Are humans ‘made’ for sitting?



Daan Potters, General Manager, Merford Cabins, Groot-Ammers, the Netherlands


Are humans ‘made’ for sitting?

Are humans ‘made’ for sitting? The answer is no. Human beings are not made for sitting, but many of us do it for many hours a day without the right instructions and tools. Because of this, many people suffer from back or neck problems.

This is especially the case for drivers working in container cranes, and continuously looking downwards increases these problems. It is clear that sitting this way in moving machines results in fatigue, physical complaints, loss of efficiency and even sometimes damage and dangerous situations.

Specific crane characteristics

Besides drivers having to look downwards, each type of container crane has its own specific characteristics as well. STS cranes have high accelerations and decelerations when both moving forwards and backwards, shocks at the boom junctions and an impact of a possible E-stop.

Meanwhile, the RTG cabin has a different field of vision, compared to a STS crane. The ypical problems a RTG driver faces are highly underestimated.

Looking around while driving the machine and looking sideways under beams while searching for trucks leads to difficult postures. Because the spreader is closer to the cabin and the drivers’ spread legs are often an obstruction, the driver uses his side windows to look at the corner-castings.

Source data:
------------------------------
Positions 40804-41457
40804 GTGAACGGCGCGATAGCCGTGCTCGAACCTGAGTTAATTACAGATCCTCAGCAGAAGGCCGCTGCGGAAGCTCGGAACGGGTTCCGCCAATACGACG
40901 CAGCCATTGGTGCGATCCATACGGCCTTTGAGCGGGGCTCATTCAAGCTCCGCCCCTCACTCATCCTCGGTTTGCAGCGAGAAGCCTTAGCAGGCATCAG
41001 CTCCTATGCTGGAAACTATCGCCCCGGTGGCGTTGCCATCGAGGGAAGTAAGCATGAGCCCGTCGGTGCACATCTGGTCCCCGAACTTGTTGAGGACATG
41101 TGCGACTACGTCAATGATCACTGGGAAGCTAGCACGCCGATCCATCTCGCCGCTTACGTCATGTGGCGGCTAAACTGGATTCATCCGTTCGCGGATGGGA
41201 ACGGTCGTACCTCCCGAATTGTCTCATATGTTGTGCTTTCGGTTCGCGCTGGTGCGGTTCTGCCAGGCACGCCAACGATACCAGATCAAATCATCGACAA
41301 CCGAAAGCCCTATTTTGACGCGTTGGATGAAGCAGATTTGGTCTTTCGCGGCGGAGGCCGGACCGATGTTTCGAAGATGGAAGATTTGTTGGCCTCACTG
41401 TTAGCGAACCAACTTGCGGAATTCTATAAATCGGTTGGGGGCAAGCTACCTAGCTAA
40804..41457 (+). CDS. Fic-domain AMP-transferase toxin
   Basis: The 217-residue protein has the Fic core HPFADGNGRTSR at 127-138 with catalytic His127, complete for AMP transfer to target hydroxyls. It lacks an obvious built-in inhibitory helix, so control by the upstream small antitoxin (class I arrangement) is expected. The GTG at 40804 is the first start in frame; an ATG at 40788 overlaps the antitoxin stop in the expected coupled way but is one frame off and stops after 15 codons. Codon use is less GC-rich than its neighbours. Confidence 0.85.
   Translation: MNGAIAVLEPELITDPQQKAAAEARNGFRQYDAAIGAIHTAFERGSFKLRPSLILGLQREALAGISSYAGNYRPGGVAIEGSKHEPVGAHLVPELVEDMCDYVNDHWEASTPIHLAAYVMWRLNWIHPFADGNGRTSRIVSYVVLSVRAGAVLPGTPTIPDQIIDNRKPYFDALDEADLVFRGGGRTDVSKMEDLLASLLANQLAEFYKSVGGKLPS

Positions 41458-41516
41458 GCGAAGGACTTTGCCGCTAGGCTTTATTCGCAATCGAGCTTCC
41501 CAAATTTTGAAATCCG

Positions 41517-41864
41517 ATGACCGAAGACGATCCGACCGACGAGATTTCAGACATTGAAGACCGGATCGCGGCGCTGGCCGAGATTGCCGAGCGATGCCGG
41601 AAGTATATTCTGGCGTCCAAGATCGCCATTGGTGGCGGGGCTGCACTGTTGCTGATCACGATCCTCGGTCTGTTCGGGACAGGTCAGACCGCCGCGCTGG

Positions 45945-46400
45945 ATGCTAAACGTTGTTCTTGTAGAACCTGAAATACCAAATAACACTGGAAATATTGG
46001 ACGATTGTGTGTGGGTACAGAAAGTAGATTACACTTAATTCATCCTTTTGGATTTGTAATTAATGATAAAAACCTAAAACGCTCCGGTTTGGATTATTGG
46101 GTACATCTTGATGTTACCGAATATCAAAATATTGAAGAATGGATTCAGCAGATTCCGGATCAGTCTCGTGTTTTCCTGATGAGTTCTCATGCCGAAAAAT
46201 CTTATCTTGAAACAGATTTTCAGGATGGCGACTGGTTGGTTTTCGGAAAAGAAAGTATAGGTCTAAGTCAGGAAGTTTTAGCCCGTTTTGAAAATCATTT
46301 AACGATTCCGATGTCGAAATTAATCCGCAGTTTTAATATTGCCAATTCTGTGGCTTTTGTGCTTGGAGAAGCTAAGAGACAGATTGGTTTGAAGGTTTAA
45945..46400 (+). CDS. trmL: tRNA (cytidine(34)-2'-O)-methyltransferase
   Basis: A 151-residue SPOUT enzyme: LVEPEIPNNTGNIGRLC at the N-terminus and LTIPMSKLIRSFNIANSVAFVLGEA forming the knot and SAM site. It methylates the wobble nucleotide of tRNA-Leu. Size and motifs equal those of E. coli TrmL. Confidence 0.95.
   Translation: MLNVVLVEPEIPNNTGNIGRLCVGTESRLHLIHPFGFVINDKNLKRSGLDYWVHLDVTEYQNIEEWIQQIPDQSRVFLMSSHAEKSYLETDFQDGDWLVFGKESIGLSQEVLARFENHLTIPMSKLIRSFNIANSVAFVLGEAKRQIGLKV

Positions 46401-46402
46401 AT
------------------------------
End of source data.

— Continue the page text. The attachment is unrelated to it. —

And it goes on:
Movements sideways, in combination
with the RTG’s rubber tires, create a swinging motion to the machine and the driver when starting and stopping.

A comparable situation is experienced with straddle carriers. However, with straddle carriers the speed is higher, and the sitting position is often perpendicular to the driving direction. The driver is seated upright with his head turned 90 degrees to the left or the right. A combination of trunk inclination with lateral flexion and/or axial rotation takes place in all type of cranes.


Unmanned equipment would be the best solution for these kinds of problems. The question is: is this a realistic scenario for all container terminals worldwide? For now, the answer again, is no. Many aspects such as flexibility, efficiency, labour, and culture require man-operated cranes for at least the coming ten years.

The solution to prevent fatigue, physical complaints, loss of efficiency, damage and dangerous situations is to analyse the typical circumstances, to provide the drivers with the right devices and to give them suitable instructions.

For example, considering the working posture in STS, RTG and RMG cranes and the ISO Standard 11226, ‘Evaluation of Static Working Postures’, we have to conclude that the crane driver requires a full trunk support.

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